Mathematicians Explain Sports to Each Other

Just when I think I’ve heard every math pun under the sun, Math With Bad Drawings comes up with a new one. This week’s edition is called “Mathematicians Explain Sports to Each Other.” The one on basketball is my favorite.

To see the others (on tennis, soccer, golf, baseball, hockey, marathon, tee ball, cricket, and skiing), click here.

Periodic

Source: https://www.facebook.com/MathWithBadDrawings/photos/a.822582787758549.1073741828.663847933632036/1625323000817853/?type=3&theater

The Map of Mathematics

This video made the rounds earlier this year:

The Physics of the Oreo

Source: https://paw.princeton.edu/article/physics-oreo

 

History’s Most Evil Mathematicians

Courtesy of Math With Bad Drawings: History’s Most Evil Mathematicians.

Applying Science to Speed Training

I enjoyed this surprising (well, surprising to me) application of exponential functions: training sprinters and other runners.

Nilpotent Matrix

Source: https://www.facebook.com/MathWithBadDrawings/photos/a.822582787758549.1073741828.663847933632036/1603583536325133/?type=3&theater

Field Guide to Math on the National Mall

For anyone visiting my old stomping grounds of Washington, D.C., this summer, the Mathematical Association of America has compiled its Field Guide to Math on the National Mall. For example:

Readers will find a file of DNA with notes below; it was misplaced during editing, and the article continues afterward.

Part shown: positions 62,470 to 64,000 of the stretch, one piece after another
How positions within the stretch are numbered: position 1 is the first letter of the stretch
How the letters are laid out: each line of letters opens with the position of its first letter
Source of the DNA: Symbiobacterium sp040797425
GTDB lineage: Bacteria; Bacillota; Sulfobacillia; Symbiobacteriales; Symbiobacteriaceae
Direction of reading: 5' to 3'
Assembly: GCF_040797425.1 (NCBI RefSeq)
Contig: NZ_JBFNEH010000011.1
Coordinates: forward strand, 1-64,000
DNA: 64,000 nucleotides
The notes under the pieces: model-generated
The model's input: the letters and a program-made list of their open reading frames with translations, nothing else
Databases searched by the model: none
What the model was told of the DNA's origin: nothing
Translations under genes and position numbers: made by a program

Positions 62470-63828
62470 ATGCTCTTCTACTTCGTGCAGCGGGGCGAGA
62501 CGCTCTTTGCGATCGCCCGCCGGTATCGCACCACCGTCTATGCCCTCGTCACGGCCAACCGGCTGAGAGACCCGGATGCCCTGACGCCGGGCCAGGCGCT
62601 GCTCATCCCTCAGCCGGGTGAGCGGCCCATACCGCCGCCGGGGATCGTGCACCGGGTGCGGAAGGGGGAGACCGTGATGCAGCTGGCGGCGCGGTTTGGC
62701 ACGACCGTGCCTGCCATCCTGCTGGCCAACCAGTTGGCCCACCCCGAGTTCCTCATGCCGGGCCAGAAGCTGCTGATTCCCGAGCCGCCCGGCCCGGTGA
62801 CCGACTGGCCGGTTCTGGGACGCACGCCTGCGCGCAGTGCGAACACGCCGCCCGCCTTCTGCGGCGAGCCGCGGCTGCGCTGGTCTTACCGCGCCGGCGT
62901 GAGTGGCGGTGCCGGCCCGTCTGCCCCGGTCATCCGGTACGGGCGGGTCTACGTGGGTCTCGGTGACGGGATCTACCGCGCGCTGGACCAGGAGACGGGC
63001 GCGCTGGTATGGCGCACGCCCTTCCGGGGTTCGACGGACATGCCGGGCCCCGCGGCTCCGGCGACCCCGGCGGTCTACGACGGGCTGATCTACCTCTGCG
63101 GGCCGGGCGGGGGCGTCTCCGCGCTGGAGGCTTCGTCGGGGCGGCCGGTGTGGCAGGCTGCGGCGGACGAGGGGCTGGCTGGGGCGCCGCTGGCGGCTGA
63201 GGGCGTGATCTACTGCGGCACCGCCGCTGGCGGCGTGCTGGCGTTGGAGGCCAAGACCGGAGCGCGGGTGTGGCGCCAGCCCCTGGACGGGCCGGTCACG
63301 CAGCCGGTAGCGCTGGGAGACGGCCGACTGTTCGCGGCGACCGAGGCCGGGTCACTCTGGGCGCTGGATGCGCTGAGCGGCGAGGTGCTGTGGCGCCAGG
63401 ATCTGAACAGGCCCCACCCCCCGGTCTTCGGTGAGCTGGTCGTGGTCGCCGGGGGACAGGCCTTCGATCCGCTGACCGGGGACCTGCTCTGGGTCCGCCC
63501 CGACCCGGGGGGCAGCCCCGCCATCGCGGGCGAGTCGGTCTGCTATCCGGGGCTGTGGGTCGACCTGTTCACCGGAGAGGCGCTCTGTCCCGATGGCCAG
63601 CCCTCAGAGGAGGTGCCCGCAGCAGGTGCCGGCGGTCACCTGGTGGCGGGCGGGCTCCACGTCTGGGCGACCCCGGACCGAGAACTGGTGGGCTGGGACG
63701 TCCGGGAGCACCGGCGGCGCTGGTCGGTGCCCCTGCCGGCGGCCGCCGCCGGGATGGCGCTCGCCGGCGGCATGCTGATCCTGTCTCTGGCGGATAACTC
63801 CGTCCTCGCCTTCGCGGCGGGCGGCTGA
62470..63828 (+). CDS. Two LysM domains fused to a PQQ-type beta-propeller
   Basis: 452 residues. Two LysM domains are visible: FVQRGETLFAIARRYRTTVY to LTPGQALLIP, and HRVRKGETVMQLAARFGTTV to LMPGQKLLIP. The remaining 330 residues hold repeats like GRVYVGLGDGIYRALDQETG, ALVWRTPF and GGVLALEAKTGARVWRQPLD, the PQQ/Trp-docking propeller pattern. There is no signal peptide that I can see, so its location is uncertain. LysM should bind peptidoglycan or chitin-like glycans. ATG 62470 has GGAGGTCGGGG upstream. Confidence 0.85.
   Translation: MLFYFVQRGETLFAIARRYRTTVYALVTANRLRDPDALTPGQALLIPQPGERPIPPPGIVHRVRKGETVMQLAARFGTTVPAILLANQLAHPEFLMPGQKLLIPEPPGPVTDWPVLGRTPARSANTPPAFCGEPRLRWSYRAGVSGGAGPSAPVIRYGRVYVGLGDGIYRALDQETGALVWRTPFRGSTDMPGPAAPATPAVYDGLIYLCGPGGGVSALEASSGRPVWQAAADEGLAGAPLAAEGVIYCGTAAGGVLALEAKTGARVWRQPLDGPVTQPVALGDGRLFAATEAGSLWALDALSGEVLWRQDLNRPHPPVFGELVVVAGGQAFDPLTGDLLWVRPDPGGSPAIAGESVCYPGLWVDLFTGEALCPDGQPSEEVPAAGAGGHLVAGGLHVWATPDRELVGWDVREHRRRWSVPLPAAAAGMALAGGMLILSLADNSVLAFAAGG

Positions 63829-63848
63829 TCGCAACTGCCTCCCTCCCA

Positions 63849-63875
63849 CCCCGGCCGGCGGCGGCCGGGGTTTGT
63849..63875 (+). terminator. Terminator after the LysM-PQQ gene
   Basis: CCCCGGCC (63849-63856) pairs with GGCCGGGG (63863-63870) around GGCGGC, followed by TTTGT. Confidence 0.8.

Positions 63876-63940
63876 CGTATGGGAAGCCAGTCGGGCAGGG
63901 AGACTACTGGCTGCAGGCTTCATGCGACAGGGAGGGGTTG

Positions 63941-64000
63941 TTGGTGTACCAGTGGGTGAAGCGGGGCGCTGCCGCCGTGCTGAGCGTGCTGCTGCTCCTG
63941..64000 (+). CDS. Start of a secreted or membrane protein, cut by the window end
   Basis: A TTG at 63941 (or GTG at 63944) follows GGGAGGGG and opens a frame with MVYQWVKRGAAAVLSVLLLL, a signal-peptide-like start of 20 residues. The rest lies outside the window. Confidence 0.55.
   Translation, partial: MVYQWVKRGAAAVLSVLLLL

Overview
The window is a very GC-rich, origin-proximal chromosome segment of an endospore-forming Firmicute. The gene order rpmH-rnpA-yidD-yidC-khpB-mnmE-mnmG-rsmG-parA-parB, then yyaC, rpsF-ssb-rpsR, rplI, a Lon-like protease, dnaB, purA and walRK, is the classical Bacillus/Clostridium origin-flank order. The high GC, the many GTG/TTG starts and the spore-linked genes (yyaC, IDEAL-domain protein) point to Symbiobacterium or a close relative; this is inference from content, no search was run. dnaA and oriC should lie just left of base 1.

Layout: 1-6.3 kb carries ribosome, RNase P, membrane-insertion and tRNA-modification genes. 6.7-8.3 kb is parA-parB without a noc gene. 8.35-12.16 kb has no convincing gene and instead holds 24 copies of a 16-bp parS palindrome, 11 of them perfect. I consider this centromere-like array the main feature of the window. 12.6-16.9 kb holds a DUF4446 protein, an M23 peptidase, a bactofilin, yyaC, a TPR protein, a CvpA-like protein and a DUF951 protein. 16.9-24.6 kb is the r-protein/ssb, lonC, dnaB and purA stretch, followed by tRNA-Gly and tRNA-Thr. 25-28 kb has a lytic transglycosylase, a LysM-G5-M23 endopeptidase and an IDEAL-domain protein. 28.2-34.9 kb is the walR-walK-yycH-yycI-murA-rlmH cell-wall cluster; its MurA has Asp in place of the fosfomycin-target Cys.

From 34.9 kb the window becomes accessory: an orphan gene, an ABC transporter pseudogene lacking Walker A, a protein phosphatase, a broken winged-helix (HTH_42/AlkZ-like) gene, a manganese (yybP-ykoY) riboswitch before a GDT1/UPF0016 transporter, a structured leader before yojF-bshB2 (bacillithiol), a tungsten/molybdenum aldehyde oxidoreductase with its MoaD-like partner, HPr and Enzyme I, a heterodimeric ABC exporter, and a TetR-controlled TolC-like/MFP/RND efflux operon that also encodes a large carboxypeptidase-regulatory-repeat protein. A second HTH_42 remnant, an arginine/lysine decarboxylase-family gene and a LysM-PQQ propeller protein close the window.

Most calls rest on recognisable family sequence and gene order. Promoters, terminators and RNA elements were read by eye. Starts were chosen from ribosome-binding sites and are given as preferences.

Washington, D.C., was planned around a large right triangle, with the White House at the triangle’s northern vertex and the U.S. Capitol at its eastern vertex, linked by Pennsylvania Avenue (as the hypotenuse). A 1793 survey established the location of the triangle’s 90° vertex, and Thomas Jefferson, when he was Secretary of State, had a wooden post installed to mark the spot. This post was replaced in 1804 by a more substantial marker, which came to be known as the Jefferson Pier.

Clowns and Graphing Rational Functions

I thought I had heard every silly mnemonic device for remembering mathematical formulas, but I recently heard a new one: the clowns BOBO, BOTU, and BETC for remembering how to graph rational functions.

  • BOB0: bigger (exponent) on bottom, x = 0
  • BOTU: bigger on top, undefined
  • BETC: bottom equals top eponent, coefficients (i.e., the ratio of coefficients)

Which naturally leads to this pearl of wisdom:

Impossible Cylinder

I didn’t believe this counterintuitive trick until I tried it myself… the instructions can be found at http://www.maa.org/…/horizons/RichesonImpossibleCylinder.pdf